Student: Star and Hyperlink Essay

Submitted By cbrasfie
Words: 1568
Pages: 7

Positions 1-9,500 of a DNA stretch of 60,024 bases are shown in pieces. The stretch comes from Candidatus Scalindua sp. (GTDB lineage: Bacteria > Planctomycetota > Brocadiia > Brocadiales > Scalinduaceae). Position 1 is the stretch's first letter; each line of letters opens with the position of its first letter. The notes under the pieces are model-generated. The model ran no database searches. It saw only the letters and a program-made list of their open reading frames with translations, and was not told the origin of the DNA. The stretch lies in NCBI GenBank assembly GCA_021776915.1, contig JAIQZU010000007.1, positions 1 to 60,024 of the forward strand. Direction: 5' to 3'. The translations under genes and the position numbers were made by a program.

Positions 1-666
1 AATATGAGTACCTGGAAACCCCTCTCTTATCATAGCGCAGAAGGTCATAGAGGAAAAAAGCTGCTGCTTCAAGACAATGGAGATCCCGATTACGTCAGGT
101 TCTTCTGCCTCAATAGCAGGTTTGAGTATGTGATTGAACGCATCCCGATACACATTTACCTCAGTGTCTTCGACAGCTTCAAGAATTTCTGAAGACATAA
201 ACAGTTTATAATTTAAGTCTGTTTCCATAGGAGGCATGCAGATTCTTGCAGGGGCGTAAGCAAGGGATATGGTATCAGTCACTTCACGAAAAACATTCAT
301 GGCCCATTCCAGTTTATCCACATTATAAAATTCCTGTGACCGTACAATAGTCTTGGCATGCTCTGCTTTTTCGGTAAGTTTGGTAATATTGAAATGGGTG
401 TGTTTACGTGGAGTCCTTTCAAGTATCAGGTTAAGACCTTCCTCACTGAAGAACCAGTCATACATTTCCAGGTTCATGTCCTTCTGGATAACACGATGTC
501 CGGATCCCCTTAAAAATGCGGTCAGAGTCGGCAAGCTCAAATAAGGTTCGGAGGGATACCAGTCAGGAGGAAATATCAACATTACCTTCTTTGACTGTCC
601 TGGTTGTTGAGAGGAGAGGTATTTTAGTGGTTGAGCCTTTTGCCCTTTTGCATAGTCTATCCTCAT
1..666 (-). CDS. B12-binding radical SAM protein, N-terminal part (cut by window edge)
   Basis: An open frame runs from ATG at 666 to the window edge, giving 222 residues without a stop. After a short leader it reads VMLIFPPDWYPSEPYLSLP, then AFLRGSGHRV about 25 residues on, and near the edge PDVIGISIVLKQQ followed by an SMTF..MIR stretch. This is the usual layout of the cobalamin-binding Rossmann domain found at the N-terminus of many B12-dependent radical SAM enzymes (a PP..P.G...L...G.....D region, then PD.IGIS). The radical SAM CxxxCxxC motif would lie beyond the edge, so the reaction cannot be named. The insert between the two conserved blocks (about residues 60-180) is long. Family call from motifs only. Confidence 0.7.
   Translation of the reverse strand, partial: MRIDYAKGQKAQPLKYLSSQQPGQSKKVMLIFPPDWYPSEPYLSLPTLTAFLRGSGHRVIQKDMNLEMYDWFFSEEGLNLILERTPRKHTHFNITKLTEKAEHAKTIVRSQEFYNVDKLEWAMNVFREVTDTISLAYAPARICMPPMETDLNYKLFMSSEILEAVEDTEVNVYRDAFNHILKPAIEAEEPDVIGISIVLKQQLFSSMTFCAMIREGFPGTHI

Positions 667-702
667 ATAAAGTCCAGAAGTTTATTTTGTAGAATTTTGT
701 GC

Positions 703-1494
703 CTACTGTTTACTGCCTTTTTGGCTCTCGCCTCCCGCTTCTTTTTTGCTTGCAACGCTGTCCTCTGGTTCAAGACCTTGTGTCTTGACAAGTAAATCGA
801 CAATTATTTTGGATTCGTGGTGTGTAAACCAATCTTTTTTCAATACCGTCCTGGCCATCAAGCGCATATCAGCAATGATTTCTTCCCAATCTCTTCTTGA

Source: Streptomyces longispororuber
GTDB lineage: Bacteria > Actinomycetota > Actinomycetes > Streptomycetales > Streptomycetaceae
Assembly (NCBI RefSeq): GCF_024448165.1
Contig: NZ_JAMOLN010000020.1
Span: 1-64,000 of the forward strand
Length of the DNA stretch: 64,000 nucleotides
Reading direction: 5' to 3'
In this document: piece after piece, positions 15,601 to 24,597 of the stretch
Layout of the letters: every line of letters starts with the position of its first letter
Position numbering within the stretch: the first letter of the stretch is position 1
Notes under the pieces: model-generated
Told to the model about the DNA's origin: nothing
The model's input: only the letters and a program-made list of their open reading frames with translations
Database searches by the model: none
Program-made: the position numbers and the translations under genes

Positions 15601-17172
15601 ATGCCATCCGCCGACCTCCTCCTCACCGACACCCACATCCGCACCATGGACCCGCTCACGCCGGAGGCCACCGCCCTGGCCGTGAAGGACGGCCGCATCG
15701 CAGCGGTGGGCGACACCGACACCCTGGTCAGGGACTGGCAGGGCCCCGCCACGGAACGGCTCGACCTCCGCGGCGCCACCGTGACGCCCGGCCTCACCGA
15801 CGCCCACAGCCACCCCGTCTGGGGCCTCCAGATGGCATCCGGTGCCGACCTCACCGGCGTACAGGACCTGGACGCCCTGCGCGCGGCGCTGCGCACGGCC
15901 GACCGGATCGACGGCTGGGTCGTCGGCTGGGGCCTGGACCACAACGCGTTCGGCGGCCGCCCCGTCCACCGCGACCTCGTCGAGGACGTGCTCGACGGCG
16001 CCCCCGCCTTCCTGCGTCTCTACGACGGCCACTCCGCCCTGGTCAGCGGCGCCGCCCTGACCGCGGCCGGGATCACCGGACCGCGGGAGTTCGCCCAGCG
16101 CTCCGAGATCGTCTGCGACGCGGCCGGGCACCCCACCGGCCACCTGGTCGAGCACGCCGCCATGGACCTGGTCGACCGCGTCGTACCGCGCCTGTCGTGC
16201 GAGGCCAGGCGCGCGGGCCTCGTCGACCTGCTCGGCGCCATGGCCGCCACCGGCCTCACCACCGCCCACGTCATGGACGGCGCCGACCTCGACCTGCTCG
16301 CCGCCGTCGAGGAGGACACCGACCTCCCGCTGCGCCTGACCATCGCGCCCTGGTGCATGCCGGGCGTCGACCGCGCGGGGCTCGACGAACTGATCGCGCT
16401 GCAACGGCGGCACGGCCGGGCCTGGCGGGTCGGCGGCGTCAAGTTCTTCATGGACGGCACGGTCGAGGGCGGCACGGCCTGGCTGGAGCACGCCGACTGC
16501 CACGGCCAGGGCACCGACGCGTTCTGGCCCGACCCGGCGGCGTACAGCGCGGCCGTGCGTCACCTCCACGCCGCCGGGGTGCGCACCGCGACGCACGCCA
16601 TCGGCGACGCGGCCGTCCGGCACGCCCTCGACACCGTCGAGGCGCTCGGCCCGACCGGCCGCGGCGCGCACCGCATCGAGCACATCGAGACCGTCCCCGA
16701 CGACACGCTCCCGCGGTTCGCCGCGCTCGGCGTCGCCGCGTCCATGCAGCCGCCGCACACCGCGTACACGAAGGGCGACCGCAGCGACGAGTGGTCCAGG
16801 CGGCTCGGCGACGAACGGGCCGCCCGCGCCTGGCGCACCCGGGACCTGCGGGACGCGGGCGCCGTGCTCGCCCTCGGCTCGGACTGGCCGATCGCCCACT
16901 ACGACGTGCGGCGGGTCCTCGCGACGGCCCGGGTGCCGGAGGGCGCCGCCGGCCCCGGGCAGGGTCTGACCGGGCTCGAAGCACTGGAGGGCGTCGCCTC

Albireo is 380 HYPERLINK http//en.wikipedia.org/wiki/Light-year o Light-year light-years (120 HYPERLINK http//en.wikipedia.org/wiki/Parsec o Parsec pc) away from the Earth. When viewed with the naked eye, it appears to be a single star. However, in a HYPERLINK http//en.wikipedia.org/wiki/Telescope o Telescope telescope it readily resolves into a HYPERLINK http//en.wikipedia.org/wiki/Double_star o Double star double star, consisting of Albireo A (amber, HYPERLINK http//en.wikipedia.org/wiki/Apparent_magnitude o Apparent magnitude apparent magnitude 3.1), and Albireo B (blue-green, apparent magnitude 5.1.) HYPERLINK http//en.wikipedia.org/wiki/Albireo l cite_note-msg-9 10 Separated by 35 seconds of arc, HYPERLINK http//en.wikipedia.org/wiki/Albireo l cite_note-wdsb-10 11 the two components provide one of the best contrasting double stars in the sky due to their different colors. It is not known whether the two components are orbiting around each other in a physical HYPERLINK http//en.wikipedia.org/wiki/Binary_star o Binary star binary system. If they are, their orbital period is probably at least 100,000 years. HYPERLINK http//en.wikipedia.org/wiki/Albireo l cite_note-msg-9 10 ALBIREO (Beta Cygni). One of the great small-telescope showpieces of the sky, Albireo, the third-magnitude (3.0) Beta star of HYPERLINK http//stars.astro.illinois.edu/sow/cyg-p.html Cygnus, the Swan, is a magnificent visual HYPERLINK http//stars.astro.illinois.edu/sow/star_intro.html l doubles double whose components (magnitudes 3.3 and 5.5) have contrasting golden and blue colors. Though given the second letter of the HYPERLINK http//stars.astro.illinois.edu/sow/greek.html Greek alphabet, the star actually comes in at number five in brightness, beaten out by HYPERLINK http//stars.astro.illinois.edu/sow/deneb.html Deneb (Alpha Cygni), HYPERLINK http//stars.astro.illinois.edu/sow/sadr.html Sadr (Gamma), HYPERLINK http//stars.astro.illinois.edu/sow/gienahcyg.html Gienah (Epsilon), and HYPERLINK http//stars.astro.illinois.edu/sow/deltacyg.html Delta. Star colors are usually subtle, ranging from a warm orange red to a hint of blue on white depending on the viewers eyes. But put a star of one color next to one of another, and the eye seems to exaggerate both, delighting the follower of double-star astronomy. Waxing romantic, astronomers have called the pair topaz and sapphire. With a separation of 34 seconds of arc, the pair is easily seen at low telescopic power. The name has a magnificently confused and mistranslated origin, and means nothing at all with regard to its position at the head of Cygnus the Swan. Albireo beautifully shows how an apparently single star as viewed through the telescope can actually be double, such binary stars appearing all over the sky. Somewhere around half, or even more, of the local stars are actually members of some kind of double or multiple system, the stars in orbit about each other. The stars that make Albireo, about 380 light years away, are quite far apart however, and if actually attached gravitationally have an extremely long orbit with a period of at least 75,000 years. Albireo is actually triple. The brighter yellow-colored member, Albireo A, is a much closer double made of a third magnitude (3.3) class K (K3) stable helium-fusing bright giant and a hotter but dimmer (magnitude 5.5) class B (B9) hydrogen-fusing dwarf, the two stars not readily separable in the telescope. The K giant has a temperature of around 4400 Kelvin, a luminosity 950 times that of the HYPERLINK http//stars.astro.illinois.edu/sow/sun.html Sun, a radius 50 times solar, and a hefty mass of about 5 solar, while the close companion comes in at 11,000 Kelvin, 100 solar luminosities, and 3.2 solar masses. On average separated by about 40 Astronomical Units, they take almost 100 years to go about each other on a highly eccentric orbit. The visually-seen blue star, Albireo B, is similar to Albireo As companion, and is a class B (B8) dwarf…